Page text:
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post #13 of 44 Old 07-28-2007, 03:51 PM
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What is a small signal?
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post #14 of 44 Old 07-28-2007, 04:06 PM
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Quote:
Originally Posted by matt.britt View Post

My comment was just a random musing ... Speco2003 is correct that it isn't a concern for speakers.

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post #15 of 44 Old 07-28-2007, 04:19 PM
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Quote:
Originally Posted by matt.britt View Post

Maxwell's equations; more specifically Ampère's law and Faraday's law. The qualitative explanation is that an incident electromagnetic field (say, a RF plane wave) induces eddy currents in a solid, closed conducting surface (the shielding). The eddy currents in turn cause a temporary charge redistribution and an opposing magnetic field that cancel the incident electromagnetic field. The net result is that a solid, conductive, closed surface will mostly reflect plane waves up to a certain frequency (limited by properties of most "real" conductors like resistance). You know the Faraday cage to screen static electric fields and attenuate RF radiation, this is the same thing.

The basic RF shielding effect is accomplished by a coaxial cable. However, you rarely see coaxial cable used for speaker wiring for a few reasons. First, it's not frequently made with the necessary characteristic impedance (basically the square root of the inductance divided by the capacitance)--which must match the source and load impedances for maximum power transfer--and it would probably be pretty expensive to do so. If the characteristic impedance doesn't match the source and load impedance, the signal will reflect at the ends and the cable will dissipate power through a variety of mechanisms (so you can't just use your 75 ohm coax CATV cable to hook up a speaker!). Second, and more importantly, as I said before, the large amplitude signal used to drive a speaker isn't going to audibly degrade with the addition of some microvolt-amplitude RF noise. Third, if you really need EM wave shielding, some electrical conduit will be a lot cheaper than coax cable.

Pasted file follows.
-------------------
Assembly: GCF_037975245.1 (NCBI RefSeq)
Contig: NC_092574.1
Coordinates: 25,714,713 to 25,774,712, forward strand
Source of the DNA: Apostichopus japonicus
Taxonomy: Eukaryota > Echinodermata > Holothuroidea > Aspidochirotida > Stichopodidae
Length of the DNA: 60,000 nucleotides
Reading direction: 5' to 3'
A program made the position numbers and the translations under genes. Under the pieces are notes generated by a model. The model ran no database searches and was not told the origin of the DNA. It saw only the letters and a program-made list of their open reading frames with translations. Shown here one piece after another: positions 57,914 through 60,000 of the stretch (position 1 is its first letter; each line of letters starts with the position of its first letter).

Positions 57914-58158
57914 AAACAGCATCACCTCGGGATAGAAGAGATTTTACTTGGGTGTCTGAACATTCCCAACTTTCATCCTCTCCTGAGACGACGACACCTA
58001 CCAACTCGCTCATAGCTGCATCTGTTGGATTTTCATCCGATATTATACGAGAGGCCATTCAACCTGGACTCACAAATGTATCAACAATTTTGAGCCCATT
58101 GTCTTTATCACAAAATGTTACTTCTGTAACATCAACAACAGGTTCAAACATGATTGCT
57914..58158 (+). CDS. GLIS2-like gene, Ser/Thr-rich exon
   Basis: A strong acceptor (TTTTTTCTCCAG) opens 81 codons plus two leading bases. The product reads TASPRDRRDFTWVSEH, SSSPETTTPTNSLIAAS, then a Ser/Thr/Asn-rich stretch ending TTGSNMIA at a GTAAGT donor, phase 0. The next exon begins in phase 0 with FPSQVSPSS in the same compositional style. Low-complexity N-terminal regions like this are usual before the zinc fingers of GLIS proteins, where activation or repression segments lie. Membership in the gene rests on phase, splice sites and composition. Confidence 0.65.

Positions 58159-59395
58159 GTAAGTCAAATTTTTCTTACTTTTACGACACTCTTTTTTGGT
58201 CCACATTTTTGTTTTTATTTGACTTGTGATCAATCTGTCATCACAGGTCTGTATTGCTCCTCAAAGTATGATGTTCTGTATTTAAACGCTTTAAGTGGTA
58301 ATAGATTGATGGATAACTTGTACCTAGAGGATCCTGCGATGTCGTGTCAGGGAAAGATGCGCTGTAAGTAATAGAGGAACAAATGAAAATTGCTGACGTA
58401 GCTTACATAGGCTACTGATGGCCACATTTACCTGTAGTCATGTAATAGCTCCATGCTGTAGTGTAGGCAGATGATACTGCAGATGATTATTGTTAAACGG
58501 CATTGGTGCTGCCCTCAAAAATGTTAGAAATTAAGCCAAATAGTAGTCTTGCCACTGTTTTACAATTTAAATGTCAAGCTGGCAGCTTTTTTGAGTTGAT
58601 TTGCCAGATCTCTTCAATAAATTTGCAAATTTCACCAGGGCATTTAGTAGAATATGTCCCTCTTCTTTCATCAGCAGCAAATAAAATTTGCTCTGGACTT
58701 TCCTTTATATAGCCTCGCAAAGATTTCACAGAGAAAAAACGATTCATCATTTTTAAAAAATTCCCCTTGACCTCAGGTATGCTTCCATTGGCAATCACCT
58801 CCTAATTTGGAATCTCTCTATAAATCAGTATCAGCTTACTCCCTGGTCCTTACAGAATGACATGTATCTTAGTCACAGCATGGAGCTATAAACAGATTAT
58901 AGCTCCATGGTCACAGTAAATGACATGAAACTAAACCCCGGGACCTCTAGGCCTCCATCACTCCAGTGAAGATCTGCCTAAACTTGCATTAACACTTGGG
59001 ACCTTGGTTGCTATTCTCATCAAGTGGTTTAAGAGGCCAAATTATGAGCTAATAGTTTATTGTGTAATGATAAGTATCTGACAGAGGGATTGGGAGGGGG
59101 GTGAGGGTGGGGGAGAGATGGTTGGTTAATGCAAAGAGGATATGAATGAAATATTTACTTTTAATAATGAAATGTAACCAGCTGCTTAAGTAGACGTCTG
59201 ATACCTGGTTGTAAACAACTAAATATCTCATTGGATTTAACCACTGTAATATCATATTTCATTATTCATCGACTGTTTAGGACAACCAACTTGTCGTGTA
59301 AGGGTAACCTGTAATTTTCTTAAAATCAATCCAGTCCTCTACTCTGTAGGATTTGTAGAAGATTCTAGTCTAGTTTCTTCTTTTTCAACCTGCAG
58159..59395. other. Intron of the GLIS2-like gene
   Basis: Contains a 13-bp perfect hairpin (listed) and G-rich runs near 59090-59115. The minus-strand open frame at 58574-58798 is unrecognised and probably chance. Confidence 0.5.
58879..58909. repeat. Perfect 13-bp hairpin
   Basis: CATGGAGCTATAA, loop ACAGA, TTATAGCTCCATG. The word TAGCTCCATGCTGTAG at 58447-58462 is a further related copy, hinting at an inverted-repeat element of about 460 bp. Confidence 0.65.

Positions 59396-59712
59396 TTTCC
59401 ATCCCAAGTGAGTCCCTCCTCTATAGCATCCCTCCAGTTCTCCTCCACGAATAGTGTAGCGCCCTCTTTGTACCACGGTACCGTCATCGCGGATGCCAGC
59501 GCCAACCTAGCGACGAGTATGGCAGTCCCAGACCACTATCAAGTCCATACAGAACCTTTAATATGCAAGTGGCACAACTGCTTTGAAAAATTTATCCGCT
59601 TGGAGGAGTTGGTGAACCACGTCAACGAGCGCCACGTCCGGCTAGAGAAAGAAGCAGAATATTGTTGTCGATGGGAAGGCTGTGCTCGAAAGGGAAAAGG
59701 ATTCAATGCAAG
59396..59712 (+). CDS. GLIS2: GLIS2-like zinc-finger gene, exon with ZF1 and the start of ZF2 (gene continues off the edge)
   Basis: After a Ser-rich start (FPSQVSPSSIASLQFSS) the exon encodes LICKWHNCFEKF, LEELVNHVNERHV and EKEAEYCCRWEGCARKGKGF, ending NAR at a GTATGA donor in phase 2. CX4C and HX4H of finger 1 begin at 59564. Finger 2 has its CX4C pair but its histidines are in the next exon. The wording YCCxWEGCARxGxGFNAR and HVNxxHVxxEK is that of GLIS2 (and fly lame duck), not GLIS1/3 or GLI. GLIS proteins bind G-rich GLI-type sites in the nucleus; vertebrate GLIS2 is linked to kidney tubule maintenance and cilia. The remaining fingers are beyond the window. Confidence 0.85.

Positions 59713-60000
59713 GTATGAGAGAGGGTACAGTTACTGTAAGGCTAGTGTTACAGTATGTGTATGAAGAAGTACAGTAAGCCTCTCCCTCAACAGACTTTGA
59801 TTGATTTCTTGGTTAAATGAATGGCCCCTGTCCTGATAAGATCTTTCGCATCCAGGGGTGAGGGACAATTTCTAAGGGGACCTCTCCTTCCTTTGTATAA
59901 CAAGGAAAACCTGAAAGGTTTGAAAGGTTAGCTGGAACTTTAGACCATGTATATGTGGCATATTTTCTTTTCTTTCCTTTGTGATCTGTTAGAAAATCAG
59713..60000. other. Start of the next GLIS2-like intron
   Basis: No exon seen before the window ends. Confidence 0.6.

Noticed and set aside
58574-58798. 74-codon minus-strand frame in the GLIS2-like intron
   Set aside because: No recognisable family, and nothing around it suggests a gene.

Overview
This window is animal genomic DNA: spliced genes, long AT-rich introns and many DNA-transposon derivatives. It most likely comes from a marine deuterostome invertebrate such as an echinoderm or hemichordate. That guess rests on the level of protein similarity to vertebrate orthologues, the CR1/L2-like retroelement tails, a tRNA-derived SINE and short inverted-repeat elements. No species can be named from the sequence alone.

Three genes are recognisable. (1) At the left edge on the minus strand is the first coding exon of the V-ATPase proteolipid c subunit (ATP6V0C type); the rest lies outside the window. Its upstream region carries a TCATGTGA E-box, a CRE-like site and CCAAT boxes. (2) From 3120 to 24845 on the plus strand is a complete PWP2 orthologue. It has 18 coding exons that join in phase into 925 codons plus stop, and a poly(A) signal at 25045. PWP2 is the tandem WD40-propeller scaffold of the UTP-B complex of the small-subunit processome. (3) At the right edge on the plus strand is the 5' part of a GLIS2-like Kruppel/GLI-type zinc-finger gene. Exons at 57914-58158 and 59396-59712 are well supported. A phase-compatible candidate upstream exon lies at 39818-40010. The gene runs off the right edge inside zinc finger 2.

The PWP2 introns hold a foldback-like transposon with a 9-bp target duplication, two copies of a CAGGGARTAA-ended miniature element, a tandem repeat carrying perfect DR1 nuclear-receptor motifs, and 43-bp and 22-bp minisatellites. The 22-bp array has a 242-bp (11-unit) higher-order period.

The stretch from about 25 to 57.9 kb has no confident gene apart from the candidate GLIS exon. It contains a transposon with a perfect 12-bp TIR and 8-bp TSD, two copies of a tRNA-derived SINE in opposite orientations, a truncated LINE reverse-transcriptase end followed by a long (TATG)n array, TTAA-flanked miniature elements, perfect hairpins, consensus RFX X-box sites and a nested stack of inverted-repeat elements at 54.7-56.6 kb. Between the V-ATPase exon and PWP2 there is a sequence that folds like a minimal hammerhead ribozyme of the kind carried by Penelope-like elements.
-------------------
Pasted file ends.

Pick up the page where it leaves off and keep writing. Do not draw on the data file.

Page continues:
To go a step further and separate the signal and shield grounds, you would usually use something like a triaxial cable, which is pretty rare even in the scientific world where it is sometimes needed. This shields the signal reference conductor with another conductor that is usually connected to chassis ground. We use triax cables for low-noise measurements (femto-, pico-, nanoampere levels) where even those eddy currents induced by RF waves in the outer conductor (the signal reference in a normal coax) can cause measurable noise (we also built a Faraday cage room with aluminum foil ).

Sorry for any confusion, I didn't emphasize enough that separating signal and shield ground is something that is only necessary when you're dealing with very small signals. My comment was just a random musing to indicate that having a separate shield isn't totally snake oil. Speco2003 is correct that it isn't a concern for speakers, I was just wondering if he had an additional comment since he seemed to skip over my brief original statement that explained why.

Very well said. Much better than I could explain. :-)

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post #16 of 44 Old 07-28-2007, 04:52 PM
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I agree... but it has nothing to do with speaker wires.
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post #17 of 44 Old 07-28-2007, 04:52 PM
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Quote:
Originally Posted by matt.britt View Post